Mc­Closkey said lessons learned in­cluded the lack of prod­uct knowl­edge of de­sign com­pa­nies, lack of know how in ap­pli­ca­tion and not be­ing com­fort­able with the dif­fer­ent prod­uct ap­pli­ca­tions.

Wood cham­pi­ons

This in­volved risk pre­mi­ums be­ing added to client cost es­ti­mates. Bench­mark­ing and tech­ni­cal trans­fer were vi­tal. Mc­Closkey said he looked for ‘wood cham­pi­ons’ such as schools and com­mu­nity cen­tres.

“See­ing is be­liev­ing, so you need demo projects, par­tic­u­larly with Govern­ment pro­pos­als,” he said.

Other lessons learnt from these pro­grams showed they must have crit­i­cal mass, plus en­gage dis­tri­bu­tion chan­nels and do it of­ten.

“We also found it was a mat­ter of the projects com­ing first and peo­ple sec­ond; they had to ap­peal to all tech­ni­cal folks in­volved, but en­gi­neers were the key peo­ple,” he added.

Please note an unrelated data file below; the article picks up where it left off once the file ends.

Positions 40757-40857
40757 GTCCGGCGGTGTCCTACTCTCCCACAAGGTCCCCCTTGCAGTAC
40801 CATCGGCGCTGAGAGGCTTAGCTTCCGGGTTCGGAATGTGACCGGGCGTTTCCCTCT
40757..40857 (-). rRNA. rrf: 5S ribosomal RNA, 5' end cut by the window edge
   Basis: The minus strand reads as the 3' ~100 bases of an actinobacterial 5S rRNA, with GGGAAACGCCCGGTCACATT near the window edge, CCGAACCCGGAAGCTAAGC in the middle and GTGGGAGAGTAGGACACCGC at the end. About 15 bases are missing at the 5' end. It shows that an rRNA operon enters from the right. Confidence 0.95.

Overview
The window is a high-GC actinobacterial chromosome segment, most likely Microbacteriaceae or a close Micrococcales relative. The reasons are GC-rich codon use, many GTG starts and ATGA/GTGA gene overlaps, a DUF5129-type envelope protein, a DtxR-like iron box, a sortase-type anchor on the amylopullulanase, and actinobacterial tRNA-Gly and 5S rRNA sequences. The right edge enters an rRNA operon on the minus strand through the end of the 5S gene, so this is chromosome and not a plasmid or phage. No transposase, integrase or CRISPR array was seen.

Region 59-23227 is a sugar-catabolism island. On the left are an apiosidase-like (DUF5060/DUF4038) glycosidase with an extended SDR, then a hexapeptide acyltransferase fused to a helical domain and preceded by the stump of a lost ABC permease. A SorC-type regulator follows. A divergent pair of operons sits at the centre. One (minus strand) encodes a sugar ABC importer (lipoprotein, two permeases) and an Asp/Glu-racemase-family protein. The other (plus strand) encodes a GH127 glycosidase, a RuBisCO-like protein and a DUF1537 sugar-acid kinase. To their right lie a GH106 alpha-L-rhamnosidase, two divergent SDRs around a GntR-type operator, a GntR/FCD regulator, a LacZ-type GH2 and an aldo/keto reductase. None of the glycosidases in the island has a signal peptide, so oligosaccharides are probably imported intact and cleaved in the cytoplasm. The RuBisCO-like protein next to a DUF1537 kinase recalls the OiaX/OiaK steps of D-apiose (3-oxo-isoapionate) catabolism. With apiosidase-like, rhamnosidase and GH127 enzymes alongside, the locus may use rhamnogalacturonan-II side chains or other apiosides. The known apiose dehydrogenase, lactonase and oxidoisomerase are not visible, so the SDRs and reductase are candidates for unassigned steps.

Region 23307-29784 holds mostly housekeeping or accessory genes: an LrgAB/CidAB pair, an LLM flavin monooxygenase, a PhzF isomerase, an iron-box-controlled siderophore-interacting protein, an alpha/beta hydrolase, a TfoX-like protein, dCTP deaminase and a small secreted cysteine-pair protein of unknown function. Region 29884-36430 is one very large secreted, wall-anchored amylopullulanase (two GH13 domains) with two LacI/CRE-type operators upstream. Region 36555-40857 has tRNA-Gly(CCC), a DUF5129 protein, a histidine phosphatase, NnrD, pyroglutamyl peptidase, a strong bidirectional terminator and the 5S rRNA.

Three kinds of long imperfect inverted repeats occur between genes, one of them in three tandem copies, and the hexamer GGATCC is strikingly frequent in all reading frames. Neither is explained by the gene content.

He said the pro­grams re­sulted in a tim­ber mid-rise break­through in Canada and the US but em­pha­sised ex­pand­ing the wood marketing was a marathon and not a sprint.

Alas­tair Woodard of TPC So­lu­tions then chal­lenged the work­shop with the need for greater col­lab­o­ra­tion across all sec­tors. These new build­ing types of­fer a to­tally new mar­ket op­por­tu­nity with com­pe­ti­tion be­ing other build­ing ma­te­ri­als such as steel and con­crete.

Mech­a­nisms for cap­tur­ing these op­por­tu­ni­ties re­quired an in­dus­try work­ing to­gether, act­ing col­lec­tively and col­lab­o­ra­tively, and look­ing for new sup­ply chain dy­nam­ics for ‘sys­tems based’ de­liv­ery, par­tic­u­larly pre­fab­ri­cated sys­tems.

They also had to add value along

Co-hosts and pre­sen­ters at mid-rise mar­ket sym­po­sium in Mel­bourne: Alas­tair Woodard (TPC So­lu­tions), Tim Woods ( In­dus­tryEdge), John Halkett (gen­eral man­ager Aus­tralian Tim­ber Im­porters Fed­er­a­tion), Michael Hart­man (CEO ForestWorks), Rob de Fegely...

Newspapers in English

Newspapers from Australia

© PressReader. All rights reserved.